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Neurobiol Aging. 1997 May-Jun;18(3):319-27.

Neurochemical changes in the hippocampus of the brown Norway rat during aging.

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1
Department of Neuroscience, Karolinska Institute, Stockholm, Sweden.

Abstract

Microdensitometrical and stereological techniques were applied to study the effects of aging on the hippocampus of 3-, 6-, 12-, 18-, 24-, 30-, and 36-month-old male Brown Norway rats. Stereological analysis of basic fibroblast growth factor (bFGF) immunoreactive glial cells in the CA1 area showed an age-dependent decrease in the number of cells, starting at 18 months of age. Specific mean gray values of the immunoreactivity for bFGF were reduced in the CA3 area, in the dentate gyrus, and in fields of the CA1 area, starting at 24 months of age. There were no differences between the age groups in the number of glial fibrillary acidic protein or glucocorticoid receptor (GR) immunoreactive cells of the CA1-CA2 areas. However, the intensity of the GR immunoreactivity was decreased in the 18-month-old and older rats. No changes in the immunoreactivity for the mineralocorticoid receptor were observed in the CA1-CA2 areas of any of the age groups. Spontaneous alternation test and reactivity in an open field did not reveal marked differences between the age groups. These findings give evidence that there is a loss of neural GR immunoreactivity, but no loss of GR immunoreactive neurons, in the CA1-CA2 areas of the aged Brown Norway rat. Aging may also be characterized by substantial deficits of glially derived growth factors, such as bFGF in the hippocampus. The changes in immunoreactivities were not correlated to alterations in selected behaviors dependent on normal hippocampal function.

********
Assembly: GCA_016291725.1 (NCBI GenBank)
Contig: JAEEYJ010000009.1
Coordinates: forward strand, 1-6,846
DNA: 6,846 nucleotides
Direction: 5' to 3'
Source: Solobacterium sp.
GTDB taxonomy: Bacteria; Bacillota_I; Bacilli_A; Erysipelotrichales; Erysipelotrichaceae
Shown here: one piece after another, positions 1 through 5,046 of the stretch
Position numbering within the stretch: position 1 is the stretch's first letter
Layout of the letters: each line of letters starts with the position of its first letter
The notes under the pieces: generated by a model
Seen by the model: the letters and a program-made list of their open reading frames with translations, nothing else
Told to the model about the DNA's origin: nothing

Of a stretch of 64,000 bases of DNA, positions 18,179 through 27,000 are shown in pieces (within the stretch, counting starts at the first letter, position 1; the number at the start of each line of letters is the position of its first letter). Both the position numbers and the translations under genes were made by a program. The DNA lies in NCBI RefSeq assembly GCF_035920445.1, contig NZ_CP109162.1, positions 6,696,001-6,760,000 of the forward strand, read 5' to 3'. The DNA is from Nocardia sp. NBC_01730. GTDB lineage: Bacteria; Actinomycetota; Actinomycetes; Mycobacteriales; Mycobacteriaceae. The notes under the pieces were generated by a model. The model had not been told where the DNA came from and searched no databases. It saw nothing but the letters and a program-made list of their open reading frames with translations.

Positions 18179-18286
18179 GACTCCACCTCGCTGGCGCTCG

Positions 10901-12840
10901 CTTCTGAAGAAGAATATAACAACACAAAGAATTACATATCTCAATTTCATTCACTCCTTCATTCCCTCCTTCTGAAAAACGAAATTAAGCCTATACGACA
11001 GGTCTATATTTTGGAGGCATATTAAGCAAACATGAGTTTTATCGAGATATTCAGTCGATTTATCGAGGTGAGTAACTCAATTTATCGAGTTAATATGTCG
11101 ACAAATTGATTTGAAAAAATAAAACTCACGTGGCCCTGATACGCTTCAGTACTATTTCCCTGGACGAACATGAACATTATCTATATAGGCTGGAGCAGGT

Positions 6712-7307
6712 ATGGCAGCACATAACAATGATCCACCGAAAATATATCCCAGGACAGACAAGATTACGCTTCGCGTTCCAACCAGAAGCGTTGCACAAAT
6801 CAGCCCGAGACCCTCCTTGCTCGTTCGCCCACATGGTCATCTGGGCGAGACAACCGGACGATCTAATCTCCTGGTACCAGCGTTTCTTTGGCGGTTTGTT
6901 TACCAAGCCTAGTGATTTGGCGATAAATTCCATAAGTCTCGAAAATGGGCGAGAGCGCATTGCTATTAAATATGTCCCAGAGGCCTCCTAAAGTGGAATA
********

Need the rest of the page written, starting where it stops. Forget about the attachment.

PMID:
9263198
DOI:
10.1016/s0197-4580(97)80314-4
[Indexed for MEDLINE]

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